Madame Bovary by Gustave Flaubert (Part 3)

Everything, even herself, was now unbearable to her. She wished that, taking wing like a bird, she could fly somewhere, far away to regions of purity, and there grow young again.

Neither Charles nor the Viscount, Leon nor Rodolphe, her daughter, Berthe, nor the things she bought from Monsieur Lhereux, could bring joy to Madame Bovary. To the bitter end happiness eluded her. How tragic that Emma could not escape her discontent. She could not turn her choices around once made, and even those men who claimed to love her (Leon and Rodolphe) in the end did not.

Which in my mind, gives some redeeming grace to Charles. He may have been incompetent, he may have been foolishly deceived, but he always loved her. Always. Even though it was not reciprocated. No, Emma had to fall for idols, for unattainable wishes and dreams, for fulfillment which she never could quite grasp. How ironic that all the while Charles stood by worshipping her.

But the disparaging of those we love always alienates us from them to some extent. We must not touch our idols; the gilt sticks to our fingers.

A big thank you to Frances, who gathered us together to read this novel. For some of us, it may have been the first time. For others, it was a third or fourth reread. But, for all of us it was a joy to share in the experience together. I learned so much from all your posts, fellow read-along participants.

14 thoughts on “Madame Bovary by Gustave Flaubert (Part 3)”

  1. I have to put my post up later but I have very mixed feelings about all the characters and what happened, its certainly a book that I could talk about for a long time.


  2. I like what you said about Charles very much. I was thinking that (except for Emma's father, with his turkeys) there isn't a likeable character in the book…but Charles, foolish as he is, is honorable. (I meant to come by sooner and say thank you for your kind comments on my blog…much appreciated!)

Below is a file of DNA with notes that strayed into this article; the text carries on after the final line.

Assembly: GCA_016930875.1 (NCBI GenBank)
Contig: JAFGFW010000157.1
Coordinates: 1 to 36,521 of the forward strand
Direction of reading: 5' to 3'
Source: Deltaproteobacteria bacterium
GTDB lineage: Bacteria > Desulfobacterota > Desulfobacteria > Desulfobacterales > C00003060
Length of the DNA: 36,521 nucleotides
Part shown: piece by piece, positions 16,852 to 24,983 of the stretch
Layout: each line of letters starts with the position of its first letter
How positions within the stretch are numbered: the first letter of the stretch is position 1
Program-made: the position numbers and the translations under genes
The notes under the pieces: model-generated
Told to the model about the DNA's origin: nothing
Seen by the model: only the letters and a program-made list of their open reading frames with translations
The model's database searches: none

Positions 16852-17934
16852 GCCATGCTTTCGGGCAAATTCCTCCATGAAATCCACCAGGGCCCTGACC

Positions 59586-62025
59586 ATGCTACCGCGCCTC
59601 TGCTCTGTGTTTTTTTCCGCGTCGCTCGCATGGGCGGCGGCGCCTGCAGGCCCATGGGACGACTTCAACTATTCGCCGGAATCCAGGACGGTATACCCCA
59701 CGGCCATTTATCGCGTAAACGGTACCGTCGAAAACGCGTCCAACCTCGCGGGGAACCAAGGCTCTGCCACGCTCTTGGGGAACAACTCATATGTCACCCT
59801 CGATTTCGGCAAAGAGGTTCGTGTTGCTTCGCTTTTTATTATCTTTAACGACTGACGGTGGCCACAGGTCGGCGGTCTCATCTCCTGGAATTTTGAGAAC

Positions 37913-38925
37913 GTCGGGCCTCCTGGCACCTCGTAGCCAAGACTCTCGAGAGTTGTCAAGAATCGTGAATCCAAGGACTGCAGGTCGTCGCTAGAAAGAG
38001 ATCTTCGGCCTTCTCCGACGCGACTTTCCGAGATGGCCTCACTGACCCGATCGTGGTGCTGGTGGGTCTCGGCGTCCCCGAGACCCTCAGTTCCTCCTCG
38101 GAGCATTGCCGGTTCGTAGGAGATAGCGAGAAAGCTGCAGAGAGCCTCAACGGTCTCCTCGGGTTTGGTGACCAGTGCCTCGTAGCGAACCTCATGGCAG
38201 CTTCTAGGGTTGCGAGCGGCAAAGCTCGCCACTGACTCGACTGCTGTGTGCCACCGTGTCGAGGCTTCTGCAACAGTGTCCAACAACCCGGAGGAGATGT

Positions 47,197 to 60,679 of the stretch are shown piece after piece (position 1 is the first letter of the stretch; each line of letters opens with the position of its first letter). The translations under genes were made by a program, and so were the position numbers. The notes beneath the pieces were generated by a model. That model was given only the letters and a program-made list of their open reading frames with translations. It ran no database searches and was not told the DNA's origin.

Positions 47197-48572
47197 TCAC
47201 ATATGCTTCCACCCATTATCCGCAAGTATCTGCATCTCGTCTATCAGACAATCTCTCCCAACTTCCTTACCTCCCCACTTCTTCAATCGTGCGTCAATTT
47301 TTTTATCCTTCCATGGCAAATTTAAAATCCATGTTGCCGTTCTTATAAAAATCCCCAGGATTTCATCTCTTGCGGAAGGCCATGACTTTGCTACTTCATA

3. I have really gotten into Charles; I never disliked him, but the more I read the more sympathy I had for him. His mediocrity seems more to be pitied than despised.


  4. You're much kinder to Charles than I was – I think what he loved was not Emma but the image of her he had built in his mind without ever bothering to get to know the woman herself…which makes him quite similar to her, actually. It's not like he acknowledged her failings and loved her despite them; incredibly, he believed she was some kind of angel until presented with undeniable proof.


  5. Madame Bovary has lingered in my mind since my initial reading years ago. Her character demonstrates the confirmation of small fantasies. All women can understand these small beginnings, because they are small, they are very dangerous, because they can so easily be overlooked in their infancy. We see the romantized fantasies hardening into disasterous choices. While Charles my be faulted for his fantasies (re: his wife) he remains true and consistent to them. Marriage often represents vastly different personalities; understanding the differences does not always help (as our 20C pop psych would have us believe) Some retention of fantasy may actually help a married committed couple. M2